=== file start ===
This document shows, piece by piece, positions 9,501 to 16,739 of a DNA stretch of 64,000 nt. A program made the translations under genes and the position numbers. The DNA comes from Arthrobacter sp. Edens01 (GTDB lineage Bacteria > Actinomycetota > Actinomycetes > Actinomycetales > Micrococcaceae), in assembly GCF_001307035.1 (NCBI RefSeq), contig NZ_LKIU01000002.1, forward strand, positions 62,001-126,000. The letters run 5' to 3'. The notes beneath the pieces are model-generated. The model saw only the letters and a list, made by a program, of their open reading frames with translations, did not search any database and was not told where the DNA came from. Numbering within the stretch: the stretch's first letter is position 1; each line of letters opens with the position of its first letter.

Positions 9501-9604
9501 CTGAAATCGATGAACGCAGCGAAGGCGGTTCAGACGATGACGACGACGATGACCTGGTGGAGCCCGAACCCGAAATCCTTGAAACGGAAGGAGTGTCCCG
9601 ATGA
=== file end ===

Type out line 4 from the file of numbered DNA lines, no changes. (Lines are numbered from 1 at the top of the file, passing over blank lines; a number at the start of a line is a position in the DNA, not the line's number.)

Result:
9601 ATGA